Dr Christopher Hall
University of Auckland
Targeting crystal-driven macrophage activation to suppress gouty inflammation
36 months

Lay summary

Gout is the most common inflammatory arthritis in New Zealand. Of significance, Māori and Pacific people have the highest prevalence of gout worldwide. Inflammation associated with gout leads to extreme pain, disability and poor health related quality of life. Current anti-inflammatory treatments for gout are non-specific and can lead to severe adverse effects. As such there is an unmet need for new, more targeted therapies to alleviate gouty inflammation. Acute gouty inflammation is driven by monosodium urate (MSU) crystals deposited in and around joints that directly activate macrophages. This proposal will leverage off a unique model of gouty inflammation that we developed to further understand how MSU crystals activate macrophages and to identify new uses for existing FDA-approved drugs as inhibitors of MSU crystal-driven macrophage activation. We anticipate this drug repositioning approach will lead to new anti-inflammatory therapies for preventing and treating acute gout flares and potentially other crystallopathies.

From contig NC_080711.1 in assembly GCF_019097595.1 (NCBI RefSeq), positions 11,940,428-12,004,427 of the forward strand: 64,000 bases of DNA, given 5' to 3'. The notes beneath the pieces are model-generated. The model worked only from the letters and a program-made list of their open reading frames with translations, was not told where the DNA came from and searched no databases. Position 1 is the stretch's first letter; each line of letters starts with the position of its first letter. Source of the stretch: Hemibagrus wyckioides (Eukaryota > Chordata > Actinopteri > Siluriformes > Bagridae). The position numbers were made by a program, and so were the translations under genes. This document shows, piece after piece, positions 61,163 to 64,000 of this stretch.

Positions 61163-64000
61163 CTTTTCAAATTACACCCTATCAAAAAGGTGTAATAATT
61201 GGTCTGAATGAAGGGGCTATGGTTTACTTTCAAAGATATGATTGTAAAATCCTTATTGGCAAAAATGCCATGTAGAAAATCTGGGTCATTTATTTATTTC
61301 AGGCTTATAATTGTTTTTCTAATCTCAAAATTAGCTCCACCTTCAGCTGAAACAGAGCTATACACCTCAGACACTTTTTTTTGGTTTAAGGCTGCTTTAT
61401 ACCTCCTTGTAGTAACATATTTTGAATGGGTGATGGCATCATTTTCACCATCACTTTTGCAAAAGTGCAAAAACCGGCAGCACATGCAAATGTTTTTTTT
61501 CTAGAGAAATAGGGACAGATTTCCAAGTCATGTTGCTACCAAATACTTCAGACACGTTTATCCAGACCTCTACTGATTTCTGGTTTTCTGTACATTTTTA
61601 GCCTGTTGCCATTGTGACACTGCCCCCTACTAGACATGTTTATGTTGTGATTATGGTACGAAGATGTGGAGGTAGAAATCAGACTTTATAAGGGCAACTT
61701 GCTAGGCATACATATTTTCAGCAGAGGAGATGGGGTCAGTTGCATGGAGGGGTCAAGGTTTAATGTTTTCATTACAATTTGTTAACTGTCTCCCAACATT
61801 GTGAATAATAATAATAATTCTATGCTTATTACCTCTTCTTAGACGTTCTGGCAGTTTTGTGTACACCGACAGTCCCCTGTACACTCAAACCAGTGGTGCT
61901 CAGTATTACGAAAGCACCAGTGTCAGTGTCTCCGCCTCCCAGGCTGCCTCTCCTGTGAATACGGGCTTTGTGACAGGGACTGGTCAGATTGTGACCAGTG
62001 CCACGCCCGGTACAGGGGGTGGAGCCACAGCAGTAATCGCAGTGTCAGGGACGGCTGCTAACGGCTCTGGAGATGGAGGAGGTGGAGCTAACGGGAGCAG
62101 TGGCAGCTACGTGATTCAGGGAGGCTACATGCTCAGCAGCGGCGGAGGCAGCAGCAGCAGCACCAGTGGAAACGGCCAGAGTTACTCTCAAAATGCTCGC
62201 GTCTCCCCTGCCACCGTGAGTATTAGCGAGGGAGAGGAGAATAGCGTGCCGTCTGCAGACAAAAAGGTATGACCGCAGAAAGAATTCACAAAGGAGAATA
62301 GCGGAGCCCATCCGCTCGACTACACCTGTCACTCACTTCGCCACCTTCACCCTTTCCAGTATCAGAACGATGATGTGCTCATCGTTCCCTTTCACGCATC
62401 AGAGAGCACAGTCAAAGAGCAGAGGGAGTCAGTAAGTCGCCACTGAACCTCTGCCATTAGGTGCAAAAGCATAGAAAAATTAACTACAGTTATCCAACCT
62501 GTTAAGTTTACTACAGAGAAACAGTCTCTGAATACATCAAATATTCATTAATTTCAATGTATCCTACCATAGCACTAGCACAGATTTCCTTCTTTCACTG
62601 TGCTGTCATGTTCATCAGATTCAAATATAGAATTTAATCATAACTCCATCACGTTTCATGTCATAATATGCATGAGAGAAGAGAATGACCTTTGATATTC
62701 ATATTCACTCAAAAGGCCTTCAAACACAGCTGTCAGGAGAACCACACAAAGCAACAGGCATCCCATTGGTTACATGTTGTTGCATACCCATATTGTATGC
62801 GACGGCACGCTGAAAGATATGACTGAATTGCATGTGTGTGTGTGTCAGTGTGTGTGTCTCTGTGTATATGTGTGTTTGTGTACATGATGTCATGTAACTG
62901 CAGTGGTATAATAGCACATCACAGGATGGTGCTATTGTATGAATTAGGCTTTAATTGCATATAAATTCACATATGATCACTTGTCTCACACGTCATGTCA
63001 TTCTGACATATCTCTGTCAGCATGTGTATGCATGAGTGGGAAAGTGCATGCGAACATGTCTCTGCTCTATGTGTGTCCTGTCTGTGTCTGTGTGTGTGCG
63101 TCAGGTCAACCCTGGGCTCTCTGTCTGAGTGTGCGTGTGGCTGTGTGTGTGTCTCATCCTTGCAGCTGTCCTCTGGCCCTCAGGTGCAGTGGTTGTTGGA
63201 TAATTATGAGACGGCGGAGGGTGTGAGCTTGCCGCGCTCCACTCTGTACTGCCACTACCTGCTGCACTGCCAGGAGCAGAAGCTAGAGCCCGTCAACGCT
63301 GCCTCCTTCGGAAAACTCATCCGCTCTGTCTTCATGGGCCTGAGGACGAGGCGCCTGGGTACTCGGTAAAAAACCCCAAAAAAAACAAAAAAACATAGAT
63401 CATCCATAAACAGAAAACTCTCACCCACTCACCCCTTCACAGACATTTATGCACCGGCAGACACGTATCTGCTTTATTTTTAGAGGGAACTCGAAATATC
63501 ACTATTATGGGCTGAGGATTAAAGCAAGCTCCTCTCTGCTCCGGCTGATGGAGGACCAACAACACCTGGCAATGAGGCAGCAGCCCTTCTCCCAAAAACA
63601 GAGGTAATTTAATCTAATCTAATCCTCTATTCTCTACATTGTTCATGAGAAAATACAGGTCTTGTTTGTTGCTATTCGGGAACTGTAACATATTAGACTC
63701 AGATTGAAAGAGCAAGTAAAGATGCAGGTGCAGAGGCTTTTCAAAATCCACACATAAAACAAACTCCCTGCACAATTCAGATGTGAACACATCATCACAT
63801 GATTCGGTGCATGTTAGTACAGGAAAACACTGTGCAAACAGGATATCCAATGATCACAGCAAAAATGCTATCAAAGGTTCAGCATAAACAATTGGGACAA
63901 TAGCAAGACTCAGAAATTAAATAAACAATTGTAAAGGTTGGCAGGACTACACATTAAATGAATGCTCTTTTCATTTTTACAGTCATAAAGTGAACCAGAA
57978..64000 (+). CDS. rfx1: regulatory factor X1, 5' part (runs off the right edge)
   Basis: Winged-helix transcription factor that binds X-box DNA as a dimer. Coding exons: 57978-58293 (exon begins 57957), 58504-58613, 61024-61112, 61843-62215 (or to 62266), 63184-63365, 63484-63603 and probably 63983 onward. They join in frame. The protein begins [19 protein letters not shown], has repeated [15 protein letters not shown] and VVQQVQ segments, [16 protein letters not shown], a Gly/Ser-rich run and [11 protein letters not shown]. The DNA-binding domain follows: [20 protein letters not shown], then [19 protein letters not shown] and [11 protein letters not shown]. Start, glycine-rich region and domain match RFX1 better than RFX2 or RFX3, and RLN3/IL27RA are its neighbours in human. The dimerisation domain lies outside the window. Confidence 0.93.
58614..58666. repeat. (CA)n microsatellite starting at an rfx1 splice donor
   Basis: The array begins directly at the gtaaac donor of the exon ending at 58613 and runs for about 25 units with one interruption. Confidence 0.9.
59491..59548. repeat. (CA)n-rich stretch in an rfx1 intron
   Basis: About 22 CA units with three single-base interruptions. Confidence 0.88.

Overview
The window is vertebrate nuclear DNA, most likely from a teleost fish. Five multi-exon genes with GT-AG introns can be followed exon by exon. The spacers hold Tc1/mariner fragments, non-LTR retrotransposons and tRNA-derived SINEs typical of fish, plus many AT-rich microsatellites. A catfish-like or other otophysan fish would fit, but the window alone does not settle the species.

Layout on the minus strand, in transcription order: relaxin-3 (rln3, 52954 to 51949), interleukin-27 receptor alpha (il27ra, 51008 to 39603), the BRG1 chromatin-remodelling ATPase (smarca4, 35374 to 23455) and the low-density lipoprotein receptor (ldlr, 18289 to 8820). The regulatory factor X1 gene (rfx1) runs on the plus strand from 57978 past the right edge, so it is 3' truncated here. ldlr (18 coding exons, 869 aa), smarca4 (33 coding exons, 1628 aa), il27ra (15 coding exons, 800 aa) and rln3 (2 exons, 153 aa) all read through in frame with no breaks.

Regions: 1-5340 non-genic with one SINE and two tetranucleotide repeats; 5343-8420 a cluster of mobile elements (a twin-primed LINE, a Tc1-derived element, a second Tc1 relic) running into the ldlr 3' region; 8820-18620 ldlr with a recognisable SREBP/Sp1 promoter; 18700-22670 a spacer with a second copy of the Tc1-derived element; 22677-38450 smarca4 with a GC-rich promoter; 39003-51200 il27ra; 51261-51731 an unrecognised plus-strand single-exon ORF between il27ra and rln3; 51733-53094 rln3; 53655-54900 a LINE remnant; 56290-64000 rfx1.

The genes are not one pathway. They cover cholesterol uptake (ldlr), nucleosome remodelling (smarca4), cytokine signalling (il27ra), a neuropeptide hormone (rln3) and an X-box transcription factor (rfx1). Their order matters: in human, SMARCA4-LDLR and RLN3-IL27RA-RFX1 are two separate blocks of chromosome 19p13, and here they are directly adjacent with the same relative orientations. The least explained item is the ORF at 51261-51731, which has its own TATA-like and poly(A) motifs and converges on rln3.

Back to Funding Recipients